Gabriel’s eyes gleamed with excitement when we entered the small room. The lights were bright for such a small room. The walls were covered with pictures of children of all ages. Then, my son’s enthusiasm came to a sudden pause. “Am I getting a shot, Mommy?” “No, not today.” Back to the excitement again as if there had been no interruption in his thoughts. It wasn’t long before the doctor came in.
It had been about four years since we discussed Gabriel’s development with a doctor. At his last appointment, the pediatrician on his case basically told us, “Just keep doing what you’re doing. No followup appointments are necessary, but call me if you have any other concerns.” We contacted him once after the encouragement of a couple of speech therapists, who thought Gabriel should be re-evaluated. They were convinced that he has autism. His doctor disagreed. So, we left it alone.
It has not been an easy road since then. This is the time of year when many of us are looking back, reflecting and assessing. Gabriel has had many improvements in his speech and other areas. Indeed God is good! But, as we turn our gaze forward, we are also left with many questions and frustrations. As far as we can observe, there is still a gap between his developmental age and his chronological age, and at times, it seems the gap is widening. The Lord is reminding me to cast my cares on Him because He has not changed. He is still good!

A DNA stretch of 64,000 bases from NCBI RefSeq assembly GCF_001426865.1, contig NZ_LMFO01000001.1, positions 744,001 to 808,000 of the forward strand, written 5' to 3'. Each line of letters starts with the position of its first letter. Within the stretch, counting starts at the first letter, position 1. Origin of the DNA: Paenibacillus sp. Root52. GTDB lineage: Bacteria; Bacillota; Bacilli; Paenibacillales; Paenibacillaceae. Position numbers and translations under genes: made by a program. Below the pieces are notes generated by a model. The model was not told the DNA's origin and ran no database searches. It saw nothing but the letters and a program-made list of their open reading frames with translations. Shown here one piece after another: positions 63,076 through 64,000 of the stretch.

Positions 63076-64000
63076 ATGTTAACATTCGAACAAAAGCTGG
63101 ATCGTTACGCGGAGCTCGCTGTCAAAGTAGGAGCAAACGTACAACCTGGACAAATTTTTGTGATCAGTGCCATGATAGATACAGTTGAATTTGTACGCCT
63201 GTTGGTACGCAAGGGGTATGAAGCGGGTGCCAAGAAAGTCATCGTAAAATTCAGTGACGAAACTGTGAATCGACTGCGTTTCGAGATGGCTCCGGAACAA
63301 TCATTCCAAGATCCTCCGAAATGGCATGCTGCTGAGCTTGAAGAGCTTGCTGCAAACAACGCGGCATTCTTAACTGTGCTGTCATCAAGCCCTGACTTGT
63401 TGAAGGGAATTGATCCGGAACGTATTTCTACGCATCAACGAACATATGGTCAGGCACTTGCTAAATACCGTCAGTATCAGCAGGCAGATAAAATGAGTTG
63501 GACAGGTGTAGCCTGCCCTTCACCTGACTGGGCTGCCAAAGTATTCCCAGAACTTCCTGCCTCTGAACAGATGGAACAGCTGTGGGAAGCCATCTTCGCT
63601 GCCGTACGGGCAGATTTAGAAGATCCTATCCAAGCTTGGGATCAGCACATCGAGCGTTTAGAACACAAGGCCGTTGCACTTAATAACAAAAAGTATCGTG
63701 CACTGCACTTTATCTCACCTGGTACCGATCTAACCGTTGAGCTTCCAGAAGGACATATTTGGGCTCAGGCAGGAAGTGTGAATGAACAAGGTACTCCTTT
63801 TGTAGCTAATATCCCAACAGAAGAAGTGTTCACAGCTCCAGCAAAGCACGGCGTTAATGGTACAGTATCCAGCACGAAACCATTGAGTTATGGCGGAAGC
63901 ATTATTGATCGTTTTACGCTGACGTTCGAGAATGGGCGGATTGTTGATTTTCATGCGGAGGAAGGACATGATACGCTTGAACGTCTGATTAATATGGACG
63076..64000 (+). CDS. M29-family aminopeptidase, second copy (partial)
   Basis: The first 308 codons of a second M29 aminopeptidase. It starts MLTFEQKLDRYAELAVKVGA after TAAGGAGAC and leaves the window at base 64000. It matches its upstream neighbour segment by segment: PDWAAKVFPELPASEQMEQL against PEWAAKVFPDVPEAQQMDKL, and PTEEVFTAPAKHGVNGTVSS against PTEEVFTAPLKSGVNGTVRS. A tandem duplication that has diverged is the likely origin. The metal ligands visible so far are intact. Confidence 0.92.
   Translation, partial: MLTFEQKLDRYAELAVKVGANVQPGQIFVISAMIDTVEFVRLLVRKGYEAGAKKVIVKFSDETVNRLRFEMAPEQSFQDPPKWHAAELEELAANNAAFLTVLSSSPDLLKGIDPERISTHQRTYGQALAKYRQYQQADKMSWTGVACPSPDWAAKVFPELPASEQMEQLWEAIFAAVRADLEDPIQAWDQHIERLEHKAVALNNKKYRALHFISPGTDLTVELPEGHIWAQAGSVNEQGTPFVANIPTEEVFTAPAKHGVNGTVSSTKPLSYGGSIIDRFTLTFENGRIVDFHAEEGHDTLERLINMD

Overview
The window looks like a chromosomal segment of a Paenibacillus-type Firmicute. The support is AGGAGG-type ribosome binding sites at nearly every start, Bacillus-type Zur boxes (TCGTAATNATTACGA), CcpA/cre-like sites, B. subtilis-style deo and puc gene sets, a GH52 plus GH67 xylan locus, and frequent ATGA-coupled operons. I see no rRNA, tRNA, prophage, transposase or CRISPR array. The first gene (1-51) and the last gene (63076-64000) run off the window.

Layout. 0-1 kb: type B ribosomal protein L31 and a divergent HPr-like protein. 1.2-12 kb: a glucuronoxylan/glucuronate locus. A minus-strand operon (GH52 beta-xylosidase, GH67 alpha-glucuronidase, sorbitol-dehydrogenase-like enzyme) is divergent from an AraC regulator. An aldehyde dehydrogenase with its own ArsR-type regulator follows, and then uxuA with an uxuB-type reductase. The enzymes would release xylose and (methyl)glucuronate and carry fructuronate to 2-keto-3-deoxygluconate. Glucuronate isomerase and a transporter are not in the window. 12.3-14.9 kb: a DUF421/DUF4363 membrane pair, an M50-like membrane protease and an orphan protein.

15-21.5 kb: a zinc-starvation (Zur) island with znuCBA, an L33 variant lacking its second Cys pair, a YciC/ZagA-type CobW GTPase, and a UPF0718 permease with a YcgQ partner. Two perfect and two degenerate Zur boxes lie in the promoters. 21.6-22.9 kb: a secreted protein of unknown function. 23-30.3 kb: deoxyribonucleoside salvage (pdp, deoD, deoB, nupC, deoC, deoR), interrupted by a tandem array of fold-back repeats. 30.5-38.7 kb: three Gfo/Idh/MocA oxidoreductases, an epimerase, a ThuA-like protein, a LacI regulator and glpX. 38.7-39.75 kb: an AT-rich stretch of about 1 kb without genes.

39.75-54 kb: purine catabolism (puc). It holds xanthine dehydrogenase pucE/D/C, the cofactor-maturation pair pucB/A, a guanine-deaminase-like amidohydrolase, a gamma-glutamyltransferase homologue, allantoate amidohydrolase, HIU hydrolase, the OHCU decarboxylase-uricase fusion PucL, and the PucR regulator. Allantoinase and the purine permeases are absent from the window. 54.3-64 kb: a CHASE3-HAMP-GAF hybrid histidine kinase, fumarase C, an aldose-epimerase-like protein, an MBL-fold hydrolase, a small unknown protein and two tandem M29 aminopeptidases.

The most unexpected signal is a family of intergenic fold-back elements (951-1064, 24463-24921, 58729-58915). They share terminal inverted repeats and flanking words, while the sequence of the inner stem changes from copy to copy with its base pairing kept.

At this recent appointment, the pediatrician said she would refer us to the specialist, who deals with such cases. This was the same specialist, who did not want to re-test him four years ago. My heart sunk a little, anticipating that we will have to go down the same road again, leaving us with no solid answers. Perhaps it will be different this time. Perhaps we’ll actually get a diagnosis that makes sense. Those tests and evaluations were never easy for Gabriel. Am I ready to do this again?
After the visit to the doctor, Gabriel and I stopped at a store to pick up a few random items. As we walked across the parking lot, he held my hand. I gently squeezed his hand and playfully swung his arm back and forth. He laughed and said, “Do it again, Mommy!”
I don’t know yet what we’ll do next, but diagnosis or not, I already know what my son needs most.
As we walked back to the car, I told him, “I love you, son. In the end, all that really matters is Jesus.”
(Photo credit 1: Morgan)
(Photo credit 2: Rick Harrison)